Pollination and Fertilization



Pollination And Fertilization 3895
Photo by: Sergey Lavrentev

Pollination is the transfer of pollen to the female organs of seed plants. In flowering plants (angiosperms, or "covered seeds"), immature seeds (ovules) are located within carpels. In contrast, nonflowering seed plants have uncovered ovules to which the pollen is transferred, making these "naked seeds" (gymnosperms).

Pollen being released from the anther of a black walnut.
Pollen being released from the anther of a black walnut.

Gymnosperms have simpler pollination as all transmit their pollen by wind. In contrast, angiosperm have a wealth of pollination methods involving many different agents to transfer pollen, including insects (entomophily), birds (ornithophily), bats (chirophily), wind (anemophily), and water (hydrophily). Attraction of animals usually occurs through a conspicuous floral display, with color and scent playing important roles. Yellow and blue flowers tend to attract bees, red flowers attract hummingbirds, pink flowers attract butterflies, and white flowers that stand out at night often attract moths and bats. Animal-based pollination is efficient and usually associated with a food reward to assure a continuing relationship. Frequently, this is a simple symbiotic relationship; however, other plants seem to practice deceit. For example, trap pollinators may hold insects hostage until a flower is pollinated successfully, when they are released. A most unusual mechanism are orchids that seemingly imitate the form and scent of female wasps, attracting amorous male wasps to mount the flower, inadvertently pollinating it. Aquatic plants frequently have filamentous pollen, which is more easily captured in water, and may release male flowers that float freely to their attached female counterparts.

When pollen is deposited on the stigma (in angiosperms) or the ovule (in gymnosperms ), it germinates, forming a slender pollen tube through a weakened area of the pollen wall. The pollen tube elongates through "tip extension," penetrating between cells of the host parent. Within the pollen tube, two nonmotile sperm cells are ultimately formed and are conveyed through the tube, keeping pace with tip growth. The pollen tube uses chemotropic signals to determine the final pathway to the egg cell, deep within the ovule. In angiosperms, pollen tubes penetrate the stigma, style, and ovary until they are amid the ovules. In gymnosperms, pollen germinates directly on the ovule. Pollen tubes enter ovules through a tiny pore called the micropyle and then elongate into the female gametophyte (called the embryo sac in angiosperms). In gymnosperms, the pollen tube directly penetrates the egg cell, but in angiosperms, there are sterile cells in the embryo sac, called synergids, that initially receive the sperm.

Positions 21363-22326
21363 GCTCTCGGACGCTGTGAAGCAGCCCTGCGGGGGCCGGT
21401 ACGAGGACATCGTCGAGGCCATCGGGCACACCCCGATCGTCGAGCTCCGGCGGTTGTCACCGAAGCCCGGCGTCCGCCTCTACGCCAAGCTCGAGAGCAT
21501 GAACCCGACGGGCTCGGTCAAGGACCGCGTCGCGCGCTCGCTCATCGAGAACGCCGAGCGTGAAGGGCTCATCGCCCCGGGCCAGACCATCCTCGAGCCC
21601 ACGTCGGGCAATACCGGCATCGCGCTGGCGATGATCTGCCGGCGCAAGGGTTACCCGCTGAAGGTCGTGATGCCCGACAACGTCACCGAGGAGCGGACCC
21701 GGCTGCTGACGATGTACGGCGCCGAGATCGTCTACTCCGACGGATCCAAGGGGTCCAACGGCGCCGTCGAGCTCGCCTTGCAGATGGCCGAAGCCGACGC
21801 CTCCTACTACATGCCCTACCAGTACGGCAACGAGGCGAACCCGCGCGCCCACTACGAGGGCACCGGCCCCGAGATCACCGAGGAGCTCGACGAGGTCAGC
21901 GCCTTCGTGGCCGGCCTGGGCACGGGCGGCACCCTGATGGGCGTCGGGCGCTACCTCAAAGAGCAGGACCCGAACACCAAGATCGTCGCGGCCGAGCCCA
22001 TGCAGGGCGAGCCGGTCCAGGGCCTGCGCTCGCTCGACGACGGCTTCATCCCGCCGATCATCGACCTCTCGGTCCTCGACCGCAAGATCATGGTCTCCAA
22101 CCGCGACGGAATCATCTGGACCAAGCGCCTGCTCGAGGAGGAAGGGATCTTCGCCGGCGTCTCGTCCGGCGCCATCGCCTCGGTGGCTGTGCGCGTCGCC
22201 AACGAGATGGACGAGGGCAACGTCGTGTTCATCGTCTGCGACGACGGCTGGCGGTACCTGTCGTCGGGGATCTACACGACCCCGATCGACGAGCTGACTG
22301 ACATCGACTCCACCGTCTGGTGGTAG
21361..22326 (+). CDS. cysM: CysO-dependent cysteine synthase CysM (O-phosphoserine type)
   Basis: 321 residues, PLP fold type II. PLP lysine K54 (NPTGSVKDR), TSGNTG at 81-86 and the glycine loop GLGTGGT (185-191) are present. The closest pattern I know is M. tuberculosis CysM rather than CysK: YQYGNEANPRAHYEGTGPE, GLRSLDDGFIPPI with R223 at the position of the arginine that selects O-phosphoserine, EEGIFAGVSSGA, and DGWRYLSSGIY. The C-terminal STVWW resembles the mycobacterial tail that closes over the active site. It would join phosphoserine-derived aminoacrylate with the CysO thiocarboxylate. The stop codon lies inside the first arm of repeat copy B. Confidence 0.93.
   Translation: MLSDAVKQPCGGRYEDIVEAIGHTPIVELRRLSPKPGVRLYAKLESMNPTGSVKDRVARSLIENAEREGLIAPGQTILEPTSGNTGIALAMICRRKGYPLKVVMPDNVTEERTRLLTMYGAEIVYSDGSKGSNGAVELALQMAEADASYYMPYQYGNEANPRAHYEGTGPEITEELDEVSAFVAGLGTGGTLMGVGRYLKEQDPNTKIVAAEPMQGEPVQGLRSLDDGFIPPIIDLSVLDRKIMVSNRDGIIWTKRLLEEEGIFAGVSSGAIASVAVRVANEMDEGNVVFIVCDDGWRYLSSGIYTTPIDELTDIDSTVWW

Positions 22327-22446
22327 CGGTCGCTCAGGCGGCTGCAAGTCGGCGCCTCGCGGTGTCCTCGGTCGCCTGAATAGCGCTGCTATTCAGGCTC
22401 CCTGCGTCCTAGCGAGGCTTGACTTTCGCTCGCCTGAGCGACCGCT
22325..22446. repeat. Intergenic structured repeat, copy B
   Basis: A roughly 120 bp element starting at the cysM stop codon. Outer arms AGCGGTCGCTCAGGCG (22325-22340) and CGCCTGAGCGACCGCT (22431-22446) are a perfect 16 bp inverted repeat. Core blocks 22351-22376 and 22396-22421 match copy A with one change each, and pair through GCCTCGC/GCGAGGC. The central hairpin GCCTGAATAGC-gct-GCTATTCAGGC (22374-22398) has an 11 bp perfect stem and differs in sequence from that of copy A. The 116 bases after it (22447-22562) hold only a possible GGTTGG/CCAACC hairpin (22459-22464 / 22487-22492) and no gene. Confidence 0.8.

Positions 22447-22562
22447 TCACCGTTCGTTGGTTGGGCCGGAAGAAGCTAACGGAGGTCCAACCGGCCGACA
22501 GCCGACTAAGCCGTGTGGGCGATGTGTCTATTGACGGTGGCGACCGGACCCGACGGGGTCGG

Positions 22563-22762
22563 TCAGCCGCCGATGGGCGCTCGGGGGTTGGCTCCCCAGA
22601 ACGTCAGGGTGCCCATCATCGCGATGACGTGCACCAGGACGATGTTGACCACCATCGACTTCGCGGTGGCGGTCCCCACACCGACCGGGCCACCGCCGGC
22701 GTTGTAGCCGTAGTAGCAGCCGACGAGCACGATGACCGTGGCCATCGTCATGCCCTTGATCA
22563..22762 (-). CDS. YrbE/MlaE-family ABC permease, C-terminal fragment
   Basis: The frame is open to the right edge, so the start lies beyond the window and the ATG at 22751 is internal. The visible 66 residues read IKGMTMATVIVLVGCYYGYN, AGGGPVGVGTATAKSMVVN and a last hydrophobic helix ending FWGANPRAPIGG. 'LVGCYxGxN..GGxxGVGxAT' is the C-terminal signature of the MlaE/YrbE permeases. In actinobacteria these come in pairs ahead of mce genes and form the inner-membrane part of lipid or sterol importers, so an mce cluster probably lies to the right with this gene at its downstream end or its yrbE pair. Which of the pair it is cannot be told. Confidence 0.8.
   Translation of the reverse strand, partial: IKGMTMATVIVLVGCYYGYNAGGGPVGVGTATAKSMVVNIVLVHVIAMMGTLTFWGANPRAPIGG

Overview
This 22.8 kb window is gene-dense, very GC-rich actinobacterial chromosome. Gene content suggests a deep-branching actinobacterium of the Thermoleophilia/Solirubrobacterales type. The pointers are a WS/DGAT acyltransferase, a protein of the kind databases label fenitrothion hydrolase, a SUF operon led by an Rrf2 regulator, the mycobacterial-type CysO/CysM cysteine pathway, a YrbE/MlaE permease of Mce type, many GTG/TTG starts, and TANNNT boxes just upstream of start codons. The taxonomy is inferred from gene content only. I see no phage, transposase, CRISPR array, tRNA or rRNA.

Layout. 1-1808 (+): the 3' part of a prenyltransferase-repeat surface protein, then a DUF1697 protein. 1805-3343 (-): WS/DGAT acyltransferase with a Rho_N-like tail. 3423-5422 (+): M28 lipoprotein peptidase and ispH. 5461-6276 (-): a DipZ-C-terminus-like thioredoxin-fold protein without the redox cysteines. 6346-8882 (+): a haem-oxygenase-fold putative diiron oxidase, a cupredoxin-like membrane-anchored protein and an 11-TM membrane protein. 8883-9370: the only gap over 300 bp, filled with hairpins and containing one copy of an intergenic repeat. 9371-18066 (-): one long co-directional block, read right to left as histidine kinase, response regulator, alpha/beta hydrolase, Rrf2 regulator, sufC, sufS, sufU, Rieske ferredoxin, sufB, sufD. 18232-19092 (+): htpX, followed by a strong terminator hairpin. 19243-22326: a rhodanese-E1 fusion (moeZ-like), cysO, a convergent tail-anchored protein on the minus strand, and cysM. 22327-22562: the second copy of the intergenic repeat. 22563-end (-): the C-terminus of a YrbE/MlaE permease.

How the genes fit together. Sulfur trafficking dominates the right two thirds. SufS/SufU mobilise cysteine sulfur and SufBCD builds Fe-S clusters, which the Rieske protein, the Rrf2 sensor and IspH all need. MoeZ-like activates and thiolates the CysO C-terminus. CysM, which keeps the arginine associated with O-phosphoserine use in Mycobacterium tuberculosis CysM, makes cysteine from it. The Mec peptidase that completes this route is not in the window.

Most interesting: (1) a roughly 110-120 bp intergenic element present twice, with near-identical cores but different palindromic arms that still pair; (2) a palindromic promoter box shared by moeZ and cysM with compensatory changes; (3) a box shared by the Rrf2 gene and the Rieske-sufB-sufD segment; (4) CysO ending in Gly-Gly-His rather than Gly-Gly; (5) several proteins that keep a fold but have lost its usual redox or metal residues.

At this point, one sperm cell is discharged from the pollen tube and fuses, with the egg cell to form the zygote (the immediate fusion product) and subsequent embryo, which will become the offspring plant. In angiosperms, the second sperm fuses with the central cell to form a nutritive endosperm during double fertilization . The endosperm is needed for successful embryo development.

During fertilization the male and female gametes : (1) contact one another, (2) adhere, (3) cells fuse, and finally (4) nuclei fuse. The act of fertilization triggers embryo development in all plants and endosperm development in angiosperms.

SEE ALSO Flowers ; Plant Development ; Reproduction in Plants ; Seeds

Scott D. Russell

Bibliography

Cresti, M., S. Blackmore, and J. L. Van Went. Atlas of Sexual Reproduction in Flowering Plants. Heidelberg: Springer-Verlag, 1992.

Meeuse, B. J. D., and S. Morris. The Sex Life of Flowers. New York: Oxford Scientific Films, 1984.



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